Platt Perspective on Business and Technology

China and its transition imperatives 19.5: China’s expanding economic bubble and a prediction for the coming year

Posted in macroeconomics by Timothy Platt on June 16, 2015

This is my 23rd installment to a series on China that I began writing to this blog in early 2014, just over a year after Xi Jinping assumed Party and government leadership over China in their 18th National Congress of the Communist Party of China This is also my third supplemental posting to this series, as added into the flow of my more regularly scheduled installments to it. To clarify what would appear to be a numbering discrepancy here, I write this as a supplemental posting because I have already written and uploaded my 20th and I add final posting to this series, scheduled to go live to this blog on July 3. I chose not to edit and update that, so it will cite itself as being the 22nd installment, which it actually is if you consider the order of writing. (See Macroeconomics and Business, postings 154 and loosely following, and its Page 2 directory continuation, postings 201 and loosely following for other postings to this series.)

With that minor bookkeeping issue out of the way, I write this posting today, beginning here with my conclusions:

• The People’s Republic of China is currently facing a deep recession at the very least as it is operating in a government policy and private sector driven economic bubble, and one that it does not have the resiliency or resources to prevent bursting. It has been able to stave this off by for example manipulating the value of its currency and by manipulating the stock market valuation of its private sector businesses, at least in China’s own stock markets. But China, its economy, its Communist Party led government and its leadership do not have a lot of room left to continue that.
• And this emerging reality is a big part of why China has been acting so aggressively, and not just in the South and East China Seas, and with regard to neighbor nations that flank those waters. China and its leadership seek to expand their available natural resource base, and to gain a more controlling influence over their international neighbors to help themselves to buffer any negative impact from this bubble bursting, even if they cannot keep that from happening.

I first began writing here about China and its economy, and about its strengths and its fundamental structural weaknesses there in December, 2010 when I added my first posting about that country to this blog with The China Conundrum and its Implications for International Cyber-Security – 1 And I have continued writing about China’s one Party government, its largely government owned, partly privately owned private business sector, and its economy ever since then.

China holds what at least in principle should be very important positive resources:

• Its government holds the equivalent of trillions of dollars in foreign currency in its reserves and in US dollars, Euros and a variety of other currencies.
• China has a robust and growing infrastructure and business sector and has promoted them both to the world through ongoing government policy. And that includes policy that both creates opportunity in support of their own interests, and controls and limits opportunity for foreign competing interests and certainly as they would function within China itself. And they can do this because China has one of the largest marketplaces in the world, and one that every nation that sells anything internationally would want to effectively do business with.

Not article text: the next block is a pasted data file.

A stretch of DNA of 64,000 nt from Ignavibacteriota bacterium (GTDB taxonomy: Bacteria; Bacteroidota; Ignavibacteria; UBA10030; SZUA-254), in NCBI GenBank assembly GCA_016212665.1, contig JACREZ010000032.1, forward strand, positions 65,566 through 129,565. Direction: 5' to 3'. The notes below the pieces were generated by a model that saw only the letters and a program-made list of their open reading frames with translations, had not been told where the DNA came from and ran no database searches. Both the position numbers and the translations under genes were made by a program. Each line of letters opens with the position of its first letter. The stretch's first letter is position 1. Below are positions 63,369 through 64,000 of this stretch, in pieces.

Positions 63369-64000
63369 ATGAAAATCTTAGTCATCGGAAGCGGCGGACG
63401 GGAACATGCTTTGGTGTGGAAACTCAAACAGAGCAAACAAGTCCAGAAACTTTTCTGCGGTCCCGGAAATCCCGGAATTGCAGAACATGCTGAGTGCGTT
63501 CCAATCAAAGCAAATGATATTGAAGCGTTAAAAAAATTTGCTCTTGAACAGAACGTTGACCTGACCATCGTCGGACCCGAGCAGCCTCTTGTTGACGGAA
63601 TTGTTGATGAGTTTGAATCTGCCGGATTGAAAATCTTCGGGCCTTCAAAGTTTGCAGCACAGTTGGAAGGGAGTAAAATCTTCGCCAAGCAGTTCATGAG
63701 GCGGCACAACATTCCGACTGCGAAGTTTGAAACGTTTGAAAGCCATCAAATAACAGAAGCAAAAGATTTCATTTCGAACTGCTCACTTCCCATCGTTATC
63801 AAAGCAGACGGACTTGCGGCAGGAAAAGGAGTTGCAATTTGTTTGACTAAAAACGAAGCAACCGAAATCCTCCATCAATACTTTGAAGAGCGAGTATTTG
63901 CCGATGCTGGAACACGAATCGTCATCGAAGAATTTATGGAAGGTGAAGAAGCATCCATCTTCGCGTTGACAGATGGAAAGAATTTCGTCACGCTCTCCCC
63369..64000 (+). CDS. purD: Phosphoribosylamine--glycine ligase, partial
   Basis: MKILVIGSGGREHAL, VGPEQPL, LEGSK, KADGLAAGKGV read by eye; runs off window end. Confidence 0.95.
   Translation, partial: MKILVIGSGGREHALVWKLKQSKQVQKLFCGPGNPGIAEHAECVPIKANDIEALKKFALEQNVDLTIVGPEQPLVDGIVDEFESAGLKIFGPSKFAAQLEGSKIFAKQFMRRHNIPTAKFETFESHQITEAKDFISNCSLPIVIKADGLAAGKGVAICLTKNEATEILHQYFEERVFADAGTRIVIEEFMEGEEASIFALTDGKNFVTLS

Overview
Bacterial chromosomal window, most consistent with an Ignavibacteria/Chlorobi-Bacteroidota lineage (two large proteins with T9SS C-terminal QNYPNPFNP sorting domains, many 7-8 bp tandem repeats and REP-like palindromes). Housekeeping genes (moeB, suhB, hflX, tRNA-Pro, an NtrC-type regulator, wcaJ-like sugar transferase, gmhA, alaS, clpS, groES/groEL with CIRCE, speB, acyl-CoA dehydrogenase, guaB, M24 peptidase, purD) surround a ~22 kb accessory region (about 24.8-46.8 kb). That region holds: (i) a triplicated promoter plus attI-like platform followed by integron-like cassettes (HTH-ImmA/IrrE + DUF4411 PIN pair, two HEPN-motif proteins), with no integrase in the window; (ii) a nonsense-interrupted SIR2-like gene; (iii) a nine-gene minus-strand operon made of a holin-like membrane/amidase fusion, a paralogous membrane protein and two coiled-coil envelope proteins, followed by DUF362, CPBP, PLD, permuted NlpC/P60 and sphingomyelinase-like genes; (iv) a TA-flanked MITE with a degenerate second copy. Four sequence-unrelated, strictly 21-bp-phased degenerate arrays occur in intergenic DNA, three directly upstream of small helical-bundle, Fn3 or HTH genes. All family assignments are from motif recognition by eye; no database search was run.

• China holds effective control over at least immediately available production of a variety of natural resources of crucial need, globally. I cite their domination of purified rare earth minerals production, as initially noted in the above cited December, 2010 posting as a starting point for that discussion. And they have been even more of an essentially sole source for the rarer and more expensive of these specific resources: the so called heavy rare earth minerals. To put a number on this, when I wrote my first 2010 posting on this topic, domination of this field meant China producing and selling some 96% of all rare earth minerals that went to market globally. And they sold over 99% of some of the heavy rare earth minerals produced at that time. These percentages have not substantially changed since then.
• China has a vast educated workforce and a willingness to follow through on long-term plans in how this resource is developed and utilized.

China has vast positive resources; China also has vast off-setting negatives too.

• Its government holds a combination of local municipal, provincial and national debt that matches in scale their foreign currency holdings and more. And their state owned and controlled business sector has accrued the equivalent of trillions of US dollars of debt too.
• China has been rife with corruption as a Communist country from its birth as one, with Party favoritism and nepotism and corrupt practices at all levels. I have written of shoddy infrastructure development here using faulty materials and corner cutting construction methods – personally enriching those in charge of these building efforts. Much of their infrastructure does work, but much of it has been built below standard for safety and durability and this has led to seemingly endless cost overruns too, with all of this contributing to the debt cumulatively accrued. Xi Jinping has fought back against corruption and against corrupt Party officials and ever since he rose to power in his country. I have noted that point, in the context of how Xi is accumulating and consolidating personal power by challenging and destroying any possible voice of dissent through China’s courts of law, and that perspective is still valid. But he is also and just as actively pursuing his anti-corruption campaign to try to stop the losses that would arise from new corruption and from new failure prone, corruptly built infrastructure and related development. The problem with that is that so much bad had already been built into China’s underlying infrastructure systems from before he rose to power that effectively correcting all of this would cost China the equivalent of yet more trillions of dollars that his country does not have for that. China is actively and I add at great cost seeking to develop a true 21st century industrial base and military and if they were to step back from that to rebuild and correct older infrastructure already in place, what would happen to Xi’s and China’s dream of China becoming a leading global superpower?